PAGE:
Basement-cover relationships on northern Vanna, Troms, Norway.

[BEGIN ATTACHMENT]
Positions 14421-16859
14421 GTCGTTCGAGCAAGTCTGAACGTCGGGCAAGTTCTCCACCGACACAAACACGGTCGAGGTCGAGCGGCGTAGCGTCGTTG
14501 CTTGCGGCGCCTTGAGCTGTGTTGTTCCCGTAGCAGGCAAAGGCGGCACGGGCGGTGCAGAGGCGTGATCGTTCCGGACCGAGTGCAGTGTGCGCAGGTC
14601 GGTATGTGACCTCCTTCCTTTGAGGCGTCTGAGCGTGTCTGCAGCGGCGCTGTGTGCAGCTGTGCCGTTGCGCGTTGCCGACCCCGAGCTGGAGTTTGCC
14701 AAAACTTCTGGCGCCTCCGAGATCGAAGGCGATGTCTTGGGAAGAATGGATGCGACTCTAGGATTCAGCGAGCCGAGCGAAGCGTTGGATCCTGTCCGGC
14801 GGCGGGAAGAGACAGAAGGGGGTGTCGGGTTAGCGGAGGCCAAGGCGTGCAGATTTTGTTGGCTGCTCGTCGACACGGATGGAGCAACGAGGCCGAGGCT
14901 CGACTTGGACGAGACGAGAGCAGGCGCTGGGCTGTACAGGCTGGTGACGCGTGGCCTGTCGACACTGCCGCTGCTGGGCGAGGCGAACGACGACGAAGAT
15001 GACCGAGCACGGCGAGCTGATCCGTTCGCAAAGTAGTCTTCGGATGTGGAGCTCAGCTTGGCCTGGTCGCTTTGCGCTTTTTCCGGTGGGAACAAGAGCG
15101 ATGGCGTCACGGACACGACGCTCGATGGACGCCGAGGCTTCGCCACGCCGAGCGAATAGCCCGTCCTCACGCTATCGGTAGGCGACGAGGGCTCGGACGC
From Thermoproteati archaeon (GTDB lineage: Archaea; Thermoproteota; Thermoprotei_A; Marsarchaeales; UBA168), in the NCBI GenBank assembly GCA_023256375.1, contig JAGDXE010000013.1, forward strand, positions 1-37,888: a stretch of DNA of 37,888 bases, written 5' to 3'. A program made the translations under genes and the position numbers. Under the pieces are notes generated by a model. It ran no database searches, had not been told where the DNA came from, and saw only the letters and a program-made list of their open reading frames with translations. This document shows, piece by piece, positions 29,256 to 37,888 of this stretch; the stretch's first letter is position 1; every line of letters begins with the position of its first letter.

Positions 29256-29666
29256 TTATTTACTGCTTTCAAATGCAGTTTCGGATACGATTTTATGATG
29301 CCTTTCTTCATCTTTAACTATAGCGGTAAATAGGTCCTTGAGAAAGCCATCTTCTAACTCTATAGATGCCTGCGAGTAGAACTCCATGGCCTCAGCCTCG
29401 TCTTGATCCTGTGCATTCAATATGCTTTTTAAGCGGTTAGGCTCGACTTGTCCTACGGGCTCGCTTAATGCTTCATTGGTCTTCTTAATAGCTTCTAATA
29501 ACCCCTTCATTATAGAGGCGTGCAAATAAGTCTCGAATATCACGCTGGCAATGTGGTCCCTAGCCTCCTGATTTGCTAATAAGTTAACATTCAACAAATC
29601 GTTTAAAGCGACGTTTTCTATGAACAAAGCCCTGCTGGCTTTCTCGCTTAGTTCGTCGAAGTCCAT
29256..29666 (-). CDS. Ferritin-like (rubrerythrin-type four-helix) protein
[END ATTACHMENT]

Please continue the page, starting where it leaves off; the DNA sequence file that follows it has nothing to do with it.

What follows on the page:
Remapping of mylonitized Precambrian tonalitic basement gneisses on north em Vanna has shown them to be allochthonous (Skipsfjord Nappe) relative to the metatonalites further south. The allochthonous rocks are separated from the tonalites on northern Vanna by a major high-angle brittle normal fault, possibly of Mesozoic age. The Skipsfjord Nappe is composed of three major lithotectonic units; a lower and upper mylonite-gneiss sheet separated by a metasedimentary sequence (Kvalkjeften group). The latter probably has a tectonically disturbed depositional contact against the lower mylonite-gneiss sheet. The lower third of the Kvalkjeften group is composed of metapsammite and calcareous metapelite (Geitdalen fm.), whereas the upper part is dominated by metapelites with some minor quartzite towards the top (Brattfjell fm.). Both the allochthonous mylonite gneisses and the Kvalkjeften group are transected by mafic sheets, now transformed to biotite-chlorite schists. A correlation with the dike intruded portions of the Kalak Nappe Complex is suggested. The mylonitized upper portion of the basement, the allochthonous mylonite gneisses and the psammitic lithologies within the Kvalkjeften group all have a well-developed mylonitic foliation with a NW-SE trending stretching lineation. The basement rocks north of Vannareid are transected by an anastomosing network of steeply dipping shear zones. The shear rones strike NNE and dip steeply WNW. They are interpreted to be due to crustal shortening at a late stage in the Caledonian orogeny.